A church in a property dispute with its neighbor over a grassy area between the properties received an affirmation from the Indiana Court of Appeals on Friday.
Giving and taking: Landmark high court LGBTQ employment ruling clouded by ministerial exception expansion
Just as celebrations were starting over the U.S. Supreme Court’s ruling that Title VII protections cover transgender workers, another opinion from the nine justices shielded religious organizations from lawsuits by expanding the ministerial exception legal doctrine and injected more energy into potential religious liberty challenges to anti-discrimination laws.Read More
Claiming the judiciary cannot interfere with church matters, the U.S. Department of Justice and the Indiana Attorney General have entered the fight between the Roman Catholic Archdiocese of Indianapolis and a teacher who was dismissed from Cathedral High School in Indianapolis for being in a same-sex marriage.
The legal battle over the constitutionality of a Jackson County Christmas display on public property is continuing in federal court, with advocates for a Nativity scene urging the 7th Circuit Court of Appeals to overturn a lower court injunction.
Notre Dame Law School’s new Religious Liberty Clinic is designed to train lawyers in all practice areas to grapple with issues of religious freedom. “It’s critical that if we fight for freedom of religion, it’s for freedom of all religious faiths or no faith at all,” Dean G. Marcus Cole said.
A man who shot and killed his wife during an argument about her mental health issues could not convince the Indiana Court of Appeals on Friday that his decades-long sentence for murder was inappropriate.
Insurance underwriters have sued the Roman Catholic Archdiocese of Indianapolis, claiming it failed to disclose allegations against a suspended priest on its application for a sexual misconduct liability policy.
An attorney for two Indianapolis educators who were fired for their same-sex marriages doesn’t think a Wednesday U.S. Supreme Court employment discrimination ruling that favored two Catholic Schools will impact her clients’ pending cases.
The Supreme Court of the United States is siding with two Catholic schools in a ruling that underscores that certain employees of religious schools, hospitals and social service centers can’t sue for employment discrimination. The high court’s ruling on Wednesday was 7-2.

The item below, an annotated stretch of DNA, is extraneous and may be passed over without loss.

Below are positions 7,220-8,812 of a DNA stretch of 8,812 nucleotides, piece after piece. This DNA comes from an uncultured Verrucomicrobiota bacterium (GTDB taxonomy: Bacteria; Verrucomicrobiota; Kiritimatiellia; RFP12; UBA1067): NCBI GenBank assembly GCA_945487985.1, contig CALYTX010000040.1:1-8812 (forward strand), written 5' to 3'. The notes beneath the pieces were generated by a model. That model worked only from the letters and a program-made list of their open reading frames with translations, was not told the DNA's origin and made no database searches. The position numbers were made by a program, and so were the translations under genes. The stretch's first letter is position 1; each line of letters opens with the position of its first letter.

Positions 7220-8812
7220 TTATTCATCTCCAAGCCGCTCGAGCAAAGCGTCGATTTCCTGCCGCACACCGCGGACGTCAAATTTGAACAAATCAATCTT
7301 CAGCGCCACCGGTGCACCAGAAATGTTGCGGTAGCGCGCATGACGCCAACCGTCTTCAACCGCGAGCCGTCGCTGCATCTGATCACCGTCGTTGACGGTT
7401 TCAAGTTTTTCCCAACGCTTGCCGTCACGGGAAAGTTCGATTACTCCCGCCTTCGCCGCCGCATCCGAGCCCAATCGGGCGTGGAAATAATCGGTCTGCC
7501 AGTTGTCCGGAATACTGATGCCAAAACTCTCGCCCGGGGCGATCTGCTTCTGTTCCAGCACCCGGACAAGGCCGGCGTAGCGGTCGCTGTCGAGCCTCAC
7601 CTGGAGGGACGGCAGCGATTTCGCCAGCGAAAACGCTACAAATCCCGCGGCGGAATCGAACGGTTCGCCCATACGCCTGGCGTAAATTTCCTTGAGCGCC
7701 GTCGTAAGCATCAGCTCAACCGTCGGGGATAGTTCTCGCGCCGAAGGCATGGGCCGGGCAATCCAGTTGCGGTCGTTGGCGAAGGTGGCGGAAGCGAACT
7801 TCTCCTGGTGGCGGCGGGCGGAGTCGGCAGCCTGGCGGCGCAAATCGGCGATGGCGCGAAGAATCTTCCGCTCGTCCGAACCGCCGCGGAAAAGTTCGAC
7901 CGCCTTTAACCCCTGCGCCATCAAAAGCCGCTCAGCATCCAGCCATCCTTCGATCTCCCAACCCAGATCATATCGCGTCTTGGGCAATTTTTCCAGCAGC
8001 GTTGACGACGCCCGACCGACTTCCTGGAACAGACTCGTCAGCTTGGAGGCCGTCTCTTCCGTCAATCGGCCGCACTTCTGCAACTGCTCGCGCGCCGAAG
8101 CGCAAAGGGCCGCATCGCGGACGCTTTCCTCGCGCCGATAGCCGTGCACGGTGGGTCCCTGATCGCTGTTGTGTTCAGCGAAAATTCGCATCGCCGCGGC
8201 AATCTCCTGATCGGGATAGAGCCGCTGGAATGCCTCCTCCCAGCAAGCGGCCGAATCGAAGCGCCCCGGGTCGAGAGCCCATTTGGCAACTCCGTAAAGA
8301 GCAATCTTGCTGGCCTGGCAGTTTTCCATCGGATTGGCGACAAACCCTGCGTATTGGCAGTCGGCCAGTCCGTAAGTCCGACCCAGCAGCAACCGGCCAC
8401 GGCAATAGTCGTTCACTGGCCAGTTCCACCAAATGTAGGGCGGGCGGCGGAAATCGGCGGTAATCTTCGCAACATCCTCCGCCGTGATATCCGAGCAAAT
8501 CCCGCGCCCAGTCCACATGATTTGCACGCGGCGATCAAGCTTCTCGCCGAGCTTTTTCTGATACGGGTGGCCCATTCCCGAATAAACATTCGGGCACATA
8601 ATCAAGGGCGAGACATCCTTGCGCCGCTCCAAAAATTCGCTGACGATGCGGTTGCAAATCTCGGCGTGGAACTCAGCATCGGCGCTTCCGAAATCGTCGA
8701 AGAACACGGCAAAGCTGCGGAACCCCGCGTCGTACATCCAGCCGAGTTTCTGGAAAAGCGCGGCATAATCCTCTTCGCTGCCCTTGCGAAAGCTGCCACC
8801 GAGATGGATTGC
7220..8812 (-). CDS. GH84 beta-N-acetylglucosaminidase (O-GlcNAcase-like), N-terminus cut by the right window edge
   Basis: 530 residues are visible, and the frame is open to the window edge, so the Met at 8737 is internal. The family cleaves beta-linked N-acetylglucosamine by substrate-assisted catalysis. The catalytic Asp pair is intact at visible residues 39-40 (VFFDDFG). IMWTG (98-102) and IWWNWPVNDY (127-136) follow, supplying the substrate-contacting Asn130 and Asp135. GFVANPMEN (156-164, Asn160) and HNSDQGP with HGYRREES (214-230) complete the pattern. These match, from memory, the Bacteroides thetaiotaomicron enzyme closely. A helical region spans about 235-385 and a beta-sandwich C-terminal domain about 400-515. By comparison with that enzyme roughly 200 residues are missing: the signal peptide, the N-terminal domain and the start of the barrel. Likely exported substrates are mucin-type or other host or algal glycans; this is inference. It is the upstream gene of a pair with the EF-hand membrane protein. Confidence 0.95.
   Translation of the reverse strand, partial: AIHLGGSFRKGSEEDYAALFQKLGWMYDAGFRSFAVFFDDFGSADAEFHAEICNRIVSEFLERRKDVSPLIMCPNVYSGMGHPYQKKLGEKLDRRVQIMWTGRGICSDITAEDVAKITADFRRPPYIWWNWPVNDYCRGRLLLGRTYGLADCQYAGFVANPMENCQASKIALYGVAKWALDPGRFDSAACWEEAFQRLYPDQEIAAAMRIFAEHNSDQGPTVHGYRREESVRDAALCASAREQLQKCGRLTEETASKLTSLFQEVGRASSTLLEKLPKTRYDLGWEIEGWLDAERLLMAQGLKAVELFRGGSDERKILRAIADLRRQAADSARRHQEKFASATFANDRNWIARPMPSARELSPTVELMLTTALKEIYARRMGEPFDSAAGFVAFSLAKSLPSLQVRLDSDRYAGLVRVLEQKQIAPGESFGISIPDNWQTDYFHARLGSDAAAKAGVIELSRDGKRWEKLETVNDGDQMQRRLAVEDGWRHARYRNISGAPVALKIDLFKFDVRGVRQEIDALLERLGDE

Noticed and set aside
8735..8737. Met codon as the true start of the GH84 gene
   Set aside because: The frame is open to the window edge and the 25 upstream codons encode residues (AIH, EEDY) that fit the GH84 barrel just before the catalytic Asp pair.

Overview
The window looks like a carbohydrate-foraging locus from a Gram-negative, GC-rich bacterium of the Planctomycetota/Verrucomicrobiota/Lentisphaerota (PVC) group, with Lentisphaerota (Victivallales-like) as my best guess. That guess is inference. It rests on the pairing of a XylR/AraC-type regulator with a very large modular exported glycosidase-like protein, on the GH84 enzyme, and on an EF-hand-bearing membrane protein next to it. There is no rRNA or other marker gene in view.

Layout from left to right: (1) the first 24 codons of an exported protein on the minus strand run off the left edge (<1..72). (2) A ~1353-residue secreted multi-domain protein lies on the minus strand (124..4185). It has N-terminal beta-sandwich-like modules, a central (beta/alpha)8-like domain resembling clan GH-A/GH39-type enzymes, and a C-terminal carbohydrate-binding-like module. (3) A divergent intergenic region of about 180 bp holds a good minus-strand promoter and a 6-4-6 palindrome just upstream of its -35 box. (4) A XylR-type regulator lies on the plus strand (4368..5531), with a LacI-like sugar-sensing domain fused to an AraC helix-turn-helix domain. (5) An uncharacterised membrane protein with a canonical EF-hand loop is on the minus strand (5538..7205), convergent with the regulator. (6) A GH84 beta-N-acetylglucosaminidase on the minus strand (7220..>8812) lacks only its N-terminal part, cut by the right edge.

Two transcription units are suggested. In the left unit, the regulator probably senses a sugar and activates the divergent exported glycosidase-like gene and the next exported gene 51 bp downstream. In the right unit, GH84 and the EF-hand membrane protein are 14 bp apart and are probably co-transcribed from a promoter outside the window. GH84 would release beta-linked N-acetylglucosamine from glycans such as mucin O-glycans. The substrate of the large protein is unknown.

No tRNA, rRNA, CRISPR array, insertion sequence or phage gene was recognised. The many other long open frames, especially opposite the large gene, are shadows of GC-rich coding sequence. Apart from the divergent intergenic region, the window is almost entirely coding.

Supporters of an Indiana minister who was suspended for calling organizers of the Black Lives Matter movement “maggots and parasites” walked out of a service and shouted at a bishop who ended his remarks with the words, “Black lives matter.”
A bishop suspended a suburban Indianapolis Catholic pastor from public ministry Wednesday for remarks in which he compared the Black Lives Matter movement and its organizers to “maggots and parasites.”
A bishop asked a Carmel Catholic pastor Tuesday to clarify remarks in which he compared the Black Lives Matter movement and its organizers to “maggots and parasites.”
The Supreme Court on Tuesday made it easier for religious schools to obtain public funds, upholding a Montana scholarship program that allows state tax credits for private schooling.
The US Supreme Court on Monday seemed divided over how broadly religious institutions including schools, hospitals and social service centers should be shielded from job discrimination lawsuits by employees.
A Nativity scene displayed on the lawn of the Jackson County Courthouse violates the First Amendment’s Establishment Clause, a federal judge has ruled, entering an injunction prohibiting the county’s as-is display of the Christian Christmas scene.
Marion Superior Court has denied a motion filed by the Archdiocese of Indianapolis to dismiss a lawsuit brought by a gay former Cathedral High School teacher, finding the archdiocese may not be the “highest ecclesiastical authority.”
Pursuant to a new executive order released Friday that goes into effect Monday and lasts through May 23, Indiana retailers — including malls — will be allowed to open at 50% capacity; manufacturers not currently operating will be permitted to do so; offices can have employees return but are encouraged to continue remote work when possible; public libraries can open; and the essential travel restrictions will be lifted.
As leaders across the country continue to call for social distancing and implement restrictions on large gatherings to slow the spread of COVID-19, some citizens have balked at the idea of interrupting their normal religious activities. But as long as restrictions on churches are non-discriminatory, experts say the restrictions are likely constitutional.
Defense Trial Counsel of Indiana member Megan Culp reflects on the positive things I’ve experienced during the COVID-19 crisis to give others a small distraction from the negatives.
A 57-year-old man has been charged in the death of a woman who was found strangled and stabbed last year inside an Indianapolis church, authorities said.